It’s hard to believe that just a few weeks ago it looked unlikely that the Senate would get a chance to consider Elementary and Secondary Education Act (ESEA) reauthorization this year, much less pass anything. But on Thursday the Senate followed the House’s example from earlier this month and passed their own version of ESEA by a wide, 81-17 margin.
As foreshadowed by the Senate Health, Education, Labor, and Pensions Committee’s April mark-up hearing, data and data privacy were major topics and the subject of numerous amendments. What are some of the data themes and amendments to be aware of as the House and Senate ESEA versions head to conference (and perhaps even a final bill!)? Here’s a quick look:
Public Reporting. The Senate adopted several amendments to support the reporting of education data in more clear and meaningful ways.
- Senator Booker’s (D-NJ) amendment requires more information (like graduation rates) on children who are homeless or in foster care to be included in state and district report cards to facilitate better supports for these populations.
- Senators Capito (R-WV) and Durbin’s (D-IL) amendment includes postsecondary metrics such as enrollment and remediation rates in state report cards to help clarify how a school’s graduates do after high school.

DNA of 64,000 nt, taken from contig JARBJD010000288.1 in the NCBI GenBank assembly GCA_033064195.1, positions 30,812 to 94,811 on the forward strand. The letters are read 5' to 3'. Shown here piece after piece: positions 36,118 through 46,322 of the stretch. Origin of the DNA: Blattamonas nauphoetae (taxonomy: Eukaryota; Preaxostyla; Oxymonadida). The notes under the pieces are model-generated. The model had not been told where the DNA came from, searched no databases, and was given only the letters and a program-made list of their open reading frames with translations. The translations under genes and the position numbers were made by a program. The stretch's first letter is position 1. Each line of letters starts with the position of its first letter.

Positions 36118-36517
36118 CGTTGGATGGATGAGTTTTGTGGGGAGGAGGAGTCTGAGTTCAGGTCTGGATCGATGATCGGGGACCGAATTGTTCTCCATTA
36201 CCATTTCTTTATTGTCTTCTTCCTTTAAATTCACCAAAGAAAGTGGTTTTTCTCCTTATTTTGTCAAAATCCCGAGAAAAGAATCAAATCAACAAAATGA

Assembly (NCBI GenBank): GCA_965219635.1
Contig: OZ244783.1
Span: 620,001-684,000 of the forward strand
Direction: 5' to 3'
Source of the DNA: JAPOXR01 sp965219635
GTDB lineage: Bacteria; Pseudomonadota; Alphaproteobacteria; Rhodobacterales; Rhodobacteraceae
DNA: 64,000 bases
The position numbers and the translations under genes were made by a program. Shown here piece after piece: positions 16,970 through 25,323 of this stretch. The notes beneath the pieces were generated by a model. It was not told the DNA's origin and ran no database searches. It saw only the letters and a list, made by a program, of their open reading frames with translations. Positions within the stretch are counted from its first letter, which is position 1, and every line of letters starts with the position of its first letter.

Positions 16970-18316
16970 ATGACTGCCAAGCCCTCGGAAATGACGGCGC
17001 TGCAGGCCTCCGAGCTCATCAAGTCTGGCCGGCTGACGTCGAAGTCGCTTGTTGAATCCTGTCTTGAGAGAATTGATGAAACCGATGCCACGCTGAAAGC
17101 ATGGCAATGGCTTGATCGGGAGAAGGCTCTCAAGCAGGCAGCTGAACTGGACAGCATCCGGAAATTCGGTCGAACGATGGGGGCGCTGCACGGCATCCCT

- Senator Warren’s (D-MA) amendment allows states to crosstab student achievement data in state report cards to make it easier to understand outcomes for different groups of students.
- Much of the student data privacy conversation at the federal level this week took place outside of ESEA. On Thursday Senators Blumenthal (D-CT) and Daines (R-MT) introduced the SAFE KIDS Act to safeguard student data while allowing for the use of data and technology in service of learning.
Parental and State Opt-Out. As it has been in many states across the country, the issue of allowing parental opt-out from assessments or allowing state opt-out from accountability measures was considered by the Senate.
- Senator Isakson’s (R-GA) amendment to require districts to notify parents about their opt-out rights was adopted by the Senate.
- An amendment offered by Senator Lee (R-UT) to allow parental opt-out from ESEA assessments was not adopted by the Senate. However, the version of ESEA passed by the House does include an amendment to allow parents to opt their children out of ESEA’s testing requirements. This issue will need to be resolved in conference.
- Identical amendments introduced in the House and Senate that would allow states to opt-out of federal accountability failed in both chambers.
In considering these and other amendments, Congress has shown a willingness to explore the ways education data can inform decisionmaking and empower educators and families. ESEA reauthorization presents an incredible opportunity to shift the use of education data from compliance to service and ensure that everyone with a stake in education has the information they need to help students achieve their best.